Though you may have been on the courses, it’s not you who has to get up-to-speed. The framework provided to clubs includes such areas as concussion awareness indicators and “Graduated Return To Play” (GRTP)schemes, to help clubs deal with concussion in the most appropriate ways. However, despite these excellent resources and help, down at the... MORE
Power step into contact rugby drill
The ball carrier must always be thinking about beating the defender in front of him, but there are times when contact is inevitable. The job of the ball carrier when taking contact is to make sure it is on his terms, to open up his options for keeping the ball "alive".
The power step into contact gives the ball carrier time and space to do this. It gives him a physical advantage into contact, even if he has received the ball standing still. Moreover, the technique works for all players as it is more about timing and positioning than physical size or strength.
The power step rugby drill
The power step is a "big step" into contact, which allows the ball carrier to drive from low to high and from a powerful squatting position.
- The ball carrier must keep the ball in both hands and accelerate towards contact taking small steps. This ensures he stays balanced.
- Just before contact the ball carrier needs to get low by dropping his hips (taking the squat position), whilst at the same time dipping his leading shoulder towards the tackler.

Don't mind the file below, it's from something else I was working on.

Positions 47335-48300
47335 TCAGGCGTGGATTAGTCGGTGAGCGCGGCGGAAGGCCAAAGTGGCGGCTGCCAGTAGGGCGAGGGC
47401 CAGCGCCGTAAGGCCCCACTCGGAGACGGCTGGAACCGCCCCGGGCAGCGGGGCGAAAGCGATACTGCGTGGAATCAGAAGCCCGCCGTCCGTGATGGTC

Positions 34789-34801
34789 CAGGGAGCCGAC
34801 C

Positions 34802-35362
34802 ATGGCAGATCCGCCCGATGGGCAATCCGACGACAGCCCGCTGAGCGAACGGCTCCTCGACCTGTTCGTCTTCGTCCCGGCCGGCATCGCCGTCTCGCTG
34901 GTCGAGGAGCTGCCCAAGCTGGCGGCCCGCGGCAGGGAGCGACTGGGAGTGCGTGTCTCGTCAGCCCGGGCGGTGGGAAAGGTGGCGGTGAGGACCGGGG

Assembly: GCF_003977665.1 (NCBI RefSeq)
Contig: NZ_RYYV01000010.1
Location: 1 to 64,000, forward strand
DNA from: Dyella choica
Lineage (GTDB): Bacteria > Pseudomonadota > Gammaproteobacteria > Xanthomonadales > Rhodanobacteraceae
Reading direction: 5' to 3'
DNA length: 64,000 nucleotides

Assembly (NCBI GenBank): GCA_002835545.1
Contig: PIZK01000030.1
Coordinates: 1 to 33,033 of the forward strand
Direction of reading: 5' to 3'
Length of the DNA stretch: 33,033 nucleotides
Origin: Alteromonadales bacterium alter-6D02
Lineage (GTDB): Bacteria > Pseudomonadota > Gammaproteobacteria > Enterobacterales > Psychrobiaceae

- The ball is transferred momentarily into the arm furthest from contact.
- The ball carrier drives into contact. He must keep his back straight as he drives dynamically up from the squat position. This allows him to use all the power from his legs and glutes (the muscles in the back of the upper legs).
- The ball carrier then follows through with the non-leading leg to ensure the tackler cannot recover their position easily.
Options from the power step move
When this rugby drill is correctly performed the tackler will be off balance and on the back foot. This should give the ball carrier a number of options:
- If the tackler has been knocked over or knocked back far enough, continue the run.
- Make a short pass to a close support player.
- Stay upright in a strong position to enable support players to either drive them on or rip the ball away.
- Go to ground to enable support players to ruck over without the tackler being able to get their hands on the ball.